Wärtsilä Wins Landmark Contract for Scrubbers

Open loop scrubber system (courtesy Wartsila)

By The Maritime Executive 07-13-2018 05:34:48

Technology group Wärtsilä has secured a landmark $200 million contract from a European container carrier for scrubber system retrofits, defying skeptics of exhaust treatment as a means of sulfur emissions compliance. 

In a statement, Wärtsilä said that it will deliver 50 MW, 60 MW and 70 MW Wärtsilä hybrid scrubber systems for the retrofits. These systems have the flexibility to operate in both open loop mode (for the open ocean) and closed loop mode (for freshwater trading areas). Wärtsilä will also provide engineering and site advisory services for the vessels. The firm did not disclose the buyer.

The IMO's 0.5 percent cap on fuel sulfur content (or the emissions equivalent) will take effect in 2020, and shipowners and operators are taking a variety of routes to satisfy the new requirements. Top container carrier Maersk Line has announced that it will not purchase scrubbers, and will opt for low-sulfur fuel instead. Low-sulfur fuel blends and distillate fuels will cost much more per tonne than today's standard HFO bunkers, but the capital cost of making the change is low. German competitor Hapag-Lloyd has indicated that it will not use scrubbers, and France's CMA CGM is opting for LNG propulsion rather than scrubbers for its latest giant newbuilds.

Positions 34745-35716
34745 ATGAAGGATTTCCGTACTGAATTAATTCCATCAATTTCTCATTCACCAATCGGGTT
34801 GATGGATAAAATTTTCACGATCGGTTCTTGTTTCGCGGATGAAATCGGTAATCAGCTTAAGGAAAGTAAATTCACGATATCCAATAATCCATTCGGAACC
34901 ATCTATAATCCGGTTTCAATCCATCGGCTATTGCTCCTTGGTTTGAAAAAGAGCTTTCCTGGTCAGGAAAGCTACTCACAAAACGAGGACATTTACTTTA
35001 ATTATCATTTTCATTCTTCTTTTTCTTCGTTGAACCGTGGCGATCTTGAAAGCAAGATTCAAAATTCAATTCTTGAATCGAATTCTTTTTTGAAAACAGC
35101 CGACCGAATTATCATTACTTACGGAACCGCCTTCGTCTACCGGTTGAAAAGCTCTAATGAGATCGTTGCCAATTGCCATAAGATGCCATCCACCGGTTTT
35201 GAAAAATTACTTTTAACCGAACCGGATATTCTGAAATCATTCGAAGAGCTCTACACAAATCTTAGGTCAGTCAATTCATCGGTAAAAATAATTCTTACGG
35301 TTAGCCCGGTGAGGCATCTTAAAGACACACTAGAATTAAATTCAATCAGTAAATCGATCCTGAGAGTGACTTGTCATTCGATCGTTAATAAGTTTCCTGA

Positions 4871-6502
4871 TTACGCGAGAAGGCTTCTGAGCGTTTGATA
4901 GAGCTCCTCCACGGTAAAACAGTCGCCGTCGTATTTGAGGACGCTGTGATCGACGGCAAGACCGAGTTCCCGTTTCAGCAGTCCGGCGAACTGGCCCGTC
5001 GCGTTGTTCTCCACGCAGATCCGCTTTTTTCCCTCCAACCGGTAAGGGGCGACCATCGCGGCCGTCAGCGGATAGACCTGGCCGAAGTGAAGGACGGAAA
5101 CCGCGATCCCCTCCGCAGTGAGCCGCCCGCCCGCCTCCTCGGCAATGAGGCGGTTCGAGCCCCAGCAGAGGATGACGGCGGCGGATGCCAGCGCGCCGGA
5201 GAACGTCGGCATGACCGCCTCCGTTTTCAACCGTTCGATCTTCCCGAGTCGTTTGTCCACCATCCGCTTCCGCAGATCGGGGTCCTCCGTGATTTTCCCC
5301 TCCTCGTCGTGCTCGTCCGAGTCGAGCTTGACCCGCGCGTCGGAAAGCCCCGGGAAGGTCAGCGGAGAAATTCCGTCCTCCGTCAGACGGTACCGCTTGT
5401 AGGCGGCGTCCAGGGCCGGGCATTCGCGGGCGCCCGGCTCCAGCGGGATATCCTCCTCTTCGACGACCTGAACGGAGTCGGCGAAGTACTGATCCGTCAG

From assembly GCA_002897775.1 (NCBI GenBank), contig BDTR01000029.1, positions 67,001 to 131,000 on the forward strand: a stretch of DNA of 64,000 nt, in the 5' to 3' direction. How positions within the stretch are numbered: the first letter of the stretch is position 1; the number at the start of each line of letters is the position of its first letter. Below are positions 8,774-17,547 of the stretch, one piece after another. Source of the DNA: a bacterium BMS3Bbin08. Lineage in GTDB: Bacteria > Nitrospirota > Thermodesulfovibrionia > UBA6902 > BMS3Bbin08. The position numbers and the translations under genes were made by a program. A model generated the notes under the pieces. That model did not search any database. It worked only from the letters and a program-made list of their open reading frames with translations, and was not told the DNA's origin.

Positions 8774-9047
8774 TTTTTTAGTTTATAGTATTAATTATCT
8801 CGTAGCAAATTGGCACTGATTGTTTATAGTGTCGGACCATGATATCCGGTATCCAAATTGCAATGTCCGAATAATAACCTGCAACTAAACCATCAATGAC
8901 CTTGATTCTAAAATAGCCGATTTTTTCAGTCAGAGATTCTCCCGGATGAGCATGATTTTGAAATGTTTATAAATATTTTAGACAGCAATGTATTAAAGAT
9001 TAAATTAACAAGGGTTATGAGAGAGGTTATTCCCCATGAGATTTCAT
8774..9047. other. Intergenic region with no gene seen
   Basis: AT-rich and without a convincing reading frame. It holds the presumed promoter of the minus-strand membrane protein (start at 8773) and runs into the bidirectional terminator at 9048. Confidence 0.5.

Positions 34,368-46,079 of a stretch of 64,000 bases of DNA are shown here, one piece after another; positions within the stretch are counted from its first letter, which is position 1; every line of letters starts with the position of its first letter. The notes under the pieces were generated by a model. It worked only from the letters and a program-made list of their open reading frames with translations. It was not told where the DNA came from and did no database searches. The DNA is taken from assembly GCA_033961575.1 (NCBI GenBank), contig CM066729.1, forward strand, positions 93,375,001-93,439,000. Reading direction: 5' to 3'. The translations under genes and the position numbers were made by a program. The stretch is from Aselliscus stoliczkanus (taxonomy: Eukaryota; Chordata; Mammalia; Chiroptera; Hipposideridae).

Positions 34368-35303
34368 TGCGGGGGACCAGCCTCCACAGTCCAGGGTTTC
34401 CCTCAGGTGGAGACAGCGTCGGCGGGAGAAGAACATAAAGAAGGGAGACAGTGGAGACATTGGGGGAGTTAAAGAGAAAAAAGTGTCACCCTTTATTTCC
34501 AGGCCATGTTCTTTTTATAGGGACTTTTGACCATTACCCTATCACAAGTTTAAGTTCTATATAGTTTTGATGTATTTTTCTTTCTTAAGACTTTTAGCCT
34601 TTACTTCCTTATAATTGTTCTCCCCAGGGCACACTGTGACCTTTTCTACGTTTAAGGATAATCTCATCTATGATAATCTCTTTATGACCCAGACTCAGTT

However, one European ocean carrier has previously been tied to a large scrubber contract. Number-two operator Mediterranean Shipping Co. (MSC) placed an order for up to 11 new mega-ships last year, and it specified scrubbers for all of them. Industry outlet ShippingWatch reports that MSC is also the client for Wärtsilä's new retrofit contract.

Wärtsilä holds roughly one third of the current scrubber market, and it installed about 80 units last year. Sigurd Jenssen, the firm's director for exhaust gas cleaning, told Reuters in April that scrubbers would not be a "silver bullet" for all 60,000 merchant vessels trading worldwide. Still, he suggested that 2,000-3,000 ships could be fitted with the technology by 2020 - a sizable market, given that each scrubber is worth several million dollars (plus installation costs).